In yet another embodiment, the present invention relates to a hybrid tomato plant that exhibits resistance to Botrytis. Such a hybrid tomato plant can be produced by crossing an inbred tomato plant produced by one of the above-described methods with an inbred tomato plant that exhibits commercially desirable characteristics.

In yet another embodiment, the present invention relates to a Botrytis resistant tomato plant that contains within its genome at least one gene from chromosome 10 associated with Botrytis resistance. Such a Botrytis resistant tomato plant is selected from the group consisting of: Lycopersicon esculentum, Lycopersicon cerasiforme, Lycopersicon pimpinellifolium, Lycopersicon cheesmanii, Lycopersicon parviflorum, Lycopersicon chmielewskii, Lycopersicon hirsutum, Lycopersicon pennellii, Lycopersicon peruvianum, Lycopersicon chilense and Solanum lycopersicoides.

BRIEF DESCRIPTION OF THE FIGURES

FIG. 1 is a molecular marker map of chromosome 10 in tomato depicting introgression fragment from L. hirsutum LA1777 in line TA 1551 as shown in Monforte and Tanksley in Genome, 43:803-813 (2000).

FIG. 2 is a molecular marker map of chromosome 10 showing introgression fragments from L. hirsutum LA1777 in lines TA1551 and TA1549.

DETAILED DESCRIPTION OF THE INVENTION Definitions

The headings provided herein are not limitations of the various aspects or embodiments of the invention that can be had by reference to the specification as a whole. Accordingly, the terms defined immediately below are more fully defined by reference to the specification as a whole.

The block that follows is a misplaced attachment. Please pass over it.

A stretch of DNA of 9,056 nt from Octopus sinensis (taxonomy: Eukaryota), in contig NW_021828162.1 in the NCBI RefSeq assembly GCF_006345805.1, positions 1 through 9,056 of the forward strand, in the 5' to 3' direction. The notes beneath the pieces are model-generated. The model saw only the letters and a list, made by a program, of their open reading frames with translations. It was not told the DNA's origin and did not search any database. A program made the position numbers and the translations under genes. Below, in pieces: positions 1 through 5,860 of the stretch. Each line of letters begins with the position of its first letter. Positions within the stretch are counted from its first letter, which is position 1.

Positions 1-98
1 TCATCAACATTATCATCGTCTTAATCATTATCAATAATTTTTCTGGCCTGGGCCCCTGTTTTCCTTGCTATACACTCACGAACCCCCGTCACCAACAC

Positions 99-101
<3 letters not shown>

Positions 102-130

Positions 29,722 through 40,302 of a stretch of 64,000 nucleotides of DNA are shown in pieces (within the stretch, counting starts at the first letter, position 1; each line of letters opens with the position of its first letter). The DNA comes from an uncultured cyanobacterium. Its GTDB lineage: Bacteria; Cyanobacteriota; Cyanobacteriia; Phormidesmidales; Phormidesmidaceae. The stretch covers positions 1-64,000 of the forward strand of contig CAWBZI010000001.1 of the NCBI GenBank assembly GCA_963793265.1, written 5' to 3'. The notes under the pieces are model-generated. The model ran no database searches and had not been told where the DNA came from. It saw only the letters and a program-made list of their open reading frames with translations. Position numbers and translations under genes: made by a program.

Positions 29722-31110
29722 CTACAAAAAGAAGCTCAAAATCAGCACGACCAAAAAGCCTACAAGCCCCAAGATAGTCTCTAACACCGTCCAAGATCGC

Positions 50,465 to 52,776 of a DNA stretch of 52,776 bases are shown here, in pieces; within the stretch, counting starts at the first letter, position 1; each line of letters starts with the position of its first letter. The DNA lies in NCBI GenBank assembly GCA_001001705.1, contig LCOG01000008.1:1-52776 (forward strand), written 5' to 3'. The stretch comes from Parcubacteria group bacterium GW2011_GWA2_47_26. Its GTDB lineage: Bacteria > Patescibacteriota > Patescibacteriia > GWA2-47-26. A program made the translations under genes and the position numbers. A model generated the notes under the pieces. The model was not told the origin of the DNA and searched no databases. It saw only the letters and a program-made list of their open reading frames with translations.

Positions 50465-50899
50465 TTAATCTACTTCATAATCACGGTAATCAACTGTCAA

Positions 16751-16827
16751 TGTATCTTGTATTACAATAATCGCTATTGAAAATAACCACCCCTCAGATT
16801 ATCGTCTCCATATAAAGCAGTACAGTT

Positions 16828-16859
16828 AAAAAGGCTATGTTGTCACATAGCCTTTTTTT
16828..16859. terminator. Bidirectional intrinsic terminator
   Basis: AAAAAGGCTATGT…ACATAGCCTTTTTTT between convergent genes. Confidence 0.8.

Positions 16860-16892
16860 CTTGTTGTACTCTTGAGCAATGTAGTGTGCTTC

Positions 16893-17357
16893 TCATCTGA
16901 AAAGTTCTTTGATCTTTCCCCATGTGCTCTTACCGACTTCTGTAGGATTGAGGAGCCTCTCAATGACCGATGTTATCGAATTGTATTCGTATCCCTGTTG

As used herein, the term “allele(s)” means any of one or more alternative forms of a gene, all of which alleles relate to one trait or characteristic. In a diploid cell or organism, the two alleles of a given gene occupy corresponding loci on a pair of homologous chromosomes.

As used herein, the term “Botrytis” means Botrytis cinerea, also known as gray mold or gray spot, a disease commonly found on the stem, leaves, flowers and fruit of tomatoes.

As used herein, the term “heterozygous” means a genetic condition existing when different alleles reside at corresponding loci on homologous chromosomes.

As used herein, the term “homozygous” means a genetic condition existing when identical alleles reside at corresponding loci on homologous chromosomes.

As used herein, the term “hybrid” means any offspring of a cross between two genetically unlike individuals (Rieger, R., A Michaelis and M. M. Green, 1968, A Glossary of Genetics and Cytogenetics, Springer-Verlag, N.Y.).

As used herein, the term “inbred” means a substantially homozygous individual or variety.

As used herein, the term “introgressed” means the entry or introduction of a gene from one plant into another. As used herein, the term “introgressing” means entering or introducing a gene from one plant into another.

As used herein, the term “molecular marker” means a restriction fragment length polymorphism, (RFLP), amplified fragment length polymorphism (AFLP), single nucleotide polymorphism (SNP), microsatellite, a sequence characterized amplified repeats (SCAR) or an isozyme marker or combinations of the markers described herein which defines a specific genetic and chromosomal location.